Thanks for the feedback Jeremy. I agree that in the political sphere there is often a kneejerk rejection of certain policies that would benefit society.

Tejvan

mark vincent said...

So true. No matter what your political alliance, an economist will never say simply "its the presidents fault". Economists realize that macroeconomics is much larger than one person. Presidents get too much credit of good times, too much blame for downturn. Non economists will have no clue as to the cyclical nature of the economy.

Great emphasis on opportunity cost as well. The typical political "we need more this that and this (oh and dont forget change)" never speaks to the tradeoff of increasing xy and z.

Great site I am glad I found it.

MV

Tejvan Pettinger said...

Thanks Mark!

Anonymous said...

I( know this is an economics blog, but economists aren't the only people capable of rational thought. Perhaps the title should more reflect the divide between those who are trained in critical thinking and those who are not.

Tejvan Pettinger said...

good point anonymous. Of course, economists are quite capable of irrational thought as well.

docjmd said...

WHAT CONSTITUTES "ECONOMICS"?


My name is Jeffrey M Doyle. I ATTENDED THE UNIVERSITY OF MICHIGAN, ANN ARBOR AND MICHIGAN STATE UNIVERSITY, RECEIVING MY Ph.D. IN 1977.THE TITLE OF MY STLL RELEVANT DISSERTATION WAS: “ AN ECONOMIC ANALYSIS OF INTERFUEL COMPETITION”

FOR OVER THIRTY YEARS MY [AND OTHERS] IDEAS WERE DISMISSED AS UNPROVEN AND NOT RELEVANT. TODAY MOST
OF WHAT I PROPOSED IN MY 1977 PH.D. DISSERTATION HAS NOT ONLY GAINED ACCEPTANCE BUT IS BEING ACTIVELY
PROMOTED AND PUT INTO PRACTICE. BETTER LATE THAN NEVER.

Economics is not physics. The behaviour of human beings is not nearly as predictable as matter in physics [be it sub-atomic or macro.] While I understand the desire of many Economists to regard their Discipline as a deterministic, mathematically precise science, the reality is [with notable exceptions conceded] it is not a mechanistically elegant discipline like physics.

INTERDISCIPLINARY UTILIZATION AND INTEGRATION OF PHYSICS, BIOLOGY AND ESPECIALLY THERMODYNAMICS
INTO ECONOMIC ANALYSES, WILL GREATLY ENHANCE OUR ABILITY TO ADDRESS AND SOLVE CURRENT SOCIAL PROBLEMS--ESPECIALLY IN THE THE AREAS OF OF ENERGY AND ECOSYSTEM STABILITY

Anonymous said...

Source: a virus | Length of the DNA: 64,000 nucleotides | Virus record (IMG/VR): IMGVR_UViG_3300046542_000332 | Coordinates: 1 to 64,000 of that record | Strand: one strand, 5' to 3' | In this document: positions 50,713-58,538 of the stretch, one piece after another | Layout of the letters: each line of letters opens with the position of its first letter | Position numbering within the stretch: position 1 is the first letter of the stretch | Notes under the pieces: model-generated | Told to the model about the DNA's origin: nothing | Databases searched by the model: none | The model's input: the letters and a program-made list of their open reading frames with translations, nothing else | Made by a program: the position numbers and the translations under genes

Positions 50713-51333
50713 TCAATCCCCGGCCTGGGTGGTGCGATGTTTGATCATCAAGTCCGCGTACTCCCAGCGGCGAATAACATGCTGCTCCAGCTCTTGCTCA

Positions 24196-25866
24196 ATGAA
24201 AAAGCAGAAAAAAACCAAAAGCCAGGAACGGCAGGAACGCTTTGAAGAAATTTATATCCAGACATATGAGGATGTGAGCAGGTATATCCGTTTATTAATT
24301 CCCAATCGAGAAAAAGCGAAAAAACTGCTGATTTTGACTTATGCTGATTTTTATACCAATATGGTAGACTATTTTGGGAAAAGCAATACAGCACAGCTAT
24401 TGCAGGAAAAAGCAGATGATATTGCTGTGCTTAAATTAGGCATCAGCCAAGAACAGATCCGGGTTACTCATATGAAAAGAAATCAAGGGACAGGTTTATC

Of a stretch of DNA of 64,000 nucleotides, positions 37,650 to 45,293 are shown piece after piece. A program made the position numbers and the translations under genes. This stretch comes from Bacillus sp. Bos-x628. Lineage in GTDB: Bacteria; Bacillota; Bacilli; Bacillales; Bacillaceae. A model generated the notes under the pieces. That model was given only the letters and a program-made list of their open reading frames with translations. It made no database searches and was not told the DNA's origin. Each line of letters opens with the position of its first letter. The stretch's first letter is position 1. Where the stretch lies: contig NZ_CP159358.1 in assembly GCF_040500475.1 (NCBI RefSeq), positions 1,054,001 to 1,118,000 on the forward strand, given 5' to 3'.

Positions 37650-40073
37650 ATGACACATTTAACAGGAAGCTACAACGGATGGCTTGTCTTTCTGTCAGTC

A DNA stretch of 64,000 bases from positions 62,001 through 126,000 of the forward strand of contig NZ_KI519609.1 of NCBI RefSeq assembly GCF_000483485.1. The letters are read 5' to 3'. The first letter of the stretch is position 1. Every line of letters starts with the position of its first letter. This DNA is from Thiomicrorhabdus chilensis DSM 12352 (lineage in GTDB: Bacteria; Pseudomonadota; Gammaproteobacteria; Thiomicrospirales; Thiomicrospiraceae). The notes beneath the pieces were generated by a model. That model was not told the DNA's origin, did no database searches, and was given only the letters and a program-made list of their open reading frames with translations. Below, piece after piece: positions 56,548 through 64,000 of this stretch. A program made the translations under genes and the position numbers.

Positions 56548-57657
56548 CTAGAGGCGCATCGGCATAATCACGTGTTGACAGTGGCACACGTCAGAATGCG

"rational" is debatable. If your choice is to take an outrageous payday loan or not fix your child's emergency dental problem - or either take the payday loan or not fix your car, lose transportation to your job and as a result lose the income and possibly get fired... it seems more rational to bite the bullet and take the loan. Utilizing an option that most would find undesirable does not mean that the person is irrational. It may instead mean that they were simply choosing it over an even more undesirable option.

I am proud of the analytical thinking skills that economics has given me, but your blog sounds a little overbearing and condescending to noneconomists.

Philipp said...

From what I know about both political and economic thought, you underestimate the depth of both. Part of sociopolitical analysis and politics in general rely heavily on the sophisticated use of statistics as a way to get to the truth of things (just think of the mathematics of polling forecasts during the presidential race). It is not just economists who focus on the big picture. Plus, that big statistical picture is in both camps not necessarily closer to the truth than the everyday observations you claim 'non-economists' supposedly base their arguments on. In fact, statistics are often deceptive, and sometimes deliberately used to mislead. In economic circles this is a recognized fact, especially in behavioural economics. Here, the focus is rather on the psychological dimension of economic behaviour (fx. how are people mislead), a type of research where the dichotomy of rational/irrational behaviour is irrelevant, or at least not very instructive. Check out the credit crunch. People behaved rationally according to the (perceived) logics of the system at the time. You could borrow money without the means to pay-off debt because everyone did so. At the same time, from a larger and long-term perspective it was irrational and dangerous to buy and build houses with credit and no means pay of debt. Now, with the recession all around, that second fact, again, has moved back into the focus of people's perception and they adjust their behaviour accordingly. They are rational, once more, but in a different, recessionist, world. Do perceptions matter? Absolutely! Without it, economist today could not make any valuable statements. It is facts AND perceptions!

Hausfrau said...

Hey I liked the post but I don't think that it is entirely true that non economists do not think about the oppurtunity cost. I think that they often just lack the understanding of the economy to try and "find" funding. I think it is more that they see a problem that they have a solution for and hope that politicians will see it as a worthy solution, which the government should find a way of funding.

Anonymous said...